How to retain your Software Engineers

How to retain your Software Engineers in 2020!

According to Stack Overflow there is now one developer for every five positions, and for those of us in need of good staff that can be a hard statistic to hear, especially when its followed up with the fact that three out of four developers are open to hearing about (perceived) better opportunities.

So how do you as the employer ensure that the grass will be greenest on your side of the fence and your dev team won’t head off to pastures new.  Here are my tips for hanging on to your software developer.

Give them the RIGHT benefits package

We all know that money is not the only lure to a new job.  Free canteens, in house cafes, laundry rooms, and games rooms are old hat at this stage and certainly not be enough to retain quality staff for the long term. Instead ask your colleagues what perks they’d like to see, what their friends might have in their workplace, or what motivates them personally. Actively listening to employees and finding out what they see as a benefit and what motivates them personally can be the key to shaping an irresistible package that would be hard to leave behind.  Consider things that appeal to a good sense of mental well-being like more remote working arrangements, sabbatical leave, or options to undertake charity work on company time.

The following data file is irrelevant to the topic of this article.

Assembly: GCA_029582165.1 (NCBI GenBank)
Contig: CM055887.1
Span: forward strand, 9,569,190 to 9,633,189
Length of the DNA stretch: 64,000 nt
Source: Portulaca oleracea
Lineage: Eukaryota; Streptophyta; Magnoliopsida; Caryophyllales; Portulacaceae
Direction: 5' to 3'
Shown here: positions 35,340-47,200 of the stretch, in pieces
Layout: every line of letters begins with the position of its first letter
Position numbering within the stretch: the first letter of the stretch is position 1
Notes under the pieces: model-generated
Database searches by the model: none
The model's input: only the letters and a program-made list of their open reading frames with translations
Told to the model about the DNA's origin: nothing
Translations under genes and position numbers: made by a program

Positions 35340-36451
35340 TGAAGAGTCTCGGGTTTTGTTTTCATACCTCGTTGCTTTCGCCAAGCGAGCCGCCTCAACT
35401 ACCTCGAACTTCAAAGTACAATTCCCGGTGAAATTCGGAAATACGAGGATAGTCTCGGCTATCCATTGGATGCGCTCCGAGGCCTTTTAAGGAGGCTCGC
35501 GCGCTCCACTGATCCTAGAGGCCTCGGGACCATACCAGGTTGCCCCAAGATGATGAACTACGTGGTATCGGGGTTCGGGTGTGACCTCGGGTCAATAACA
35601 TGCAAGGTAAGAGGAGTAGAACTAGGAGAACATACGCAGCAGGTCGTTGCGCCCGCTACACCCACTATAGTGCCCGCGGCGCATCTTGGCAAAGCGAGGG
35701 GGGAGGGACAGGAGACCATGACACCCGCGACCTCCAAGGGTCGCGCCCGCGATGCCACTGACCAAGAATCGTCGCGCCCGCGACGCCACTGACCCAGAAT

Reinvest in your staff

The best software developers know they must continually upgrade their skills. Investing in training on an ongoing basis is the clearest way to show your staff you support them in their career and trust them enough to invest in their future.  Having a transparent training budget with allowable discretionary “training days” can be an invaluable investment in your company.  Take a chance on a more junior hire, spend a bit of time and money training them up and give them the chance to become the best in their field.

Create an “engineering culture”

The best engineers are innovators and creative by nature. They need the right equipment and an environment where their opinions and ideas are valued. Give your software developers the freedom and responsibility to grow your company in new ways and, it will bring a level of job satisfaction and an unwillingness to abandon something that they built from scratch so easily.

As you can see these are not new ideas, but I believe somewhere along the way we lost sight of what is important to our employees. Foosball and free lunches are fun for a while but great talent deserves more.

 

Dave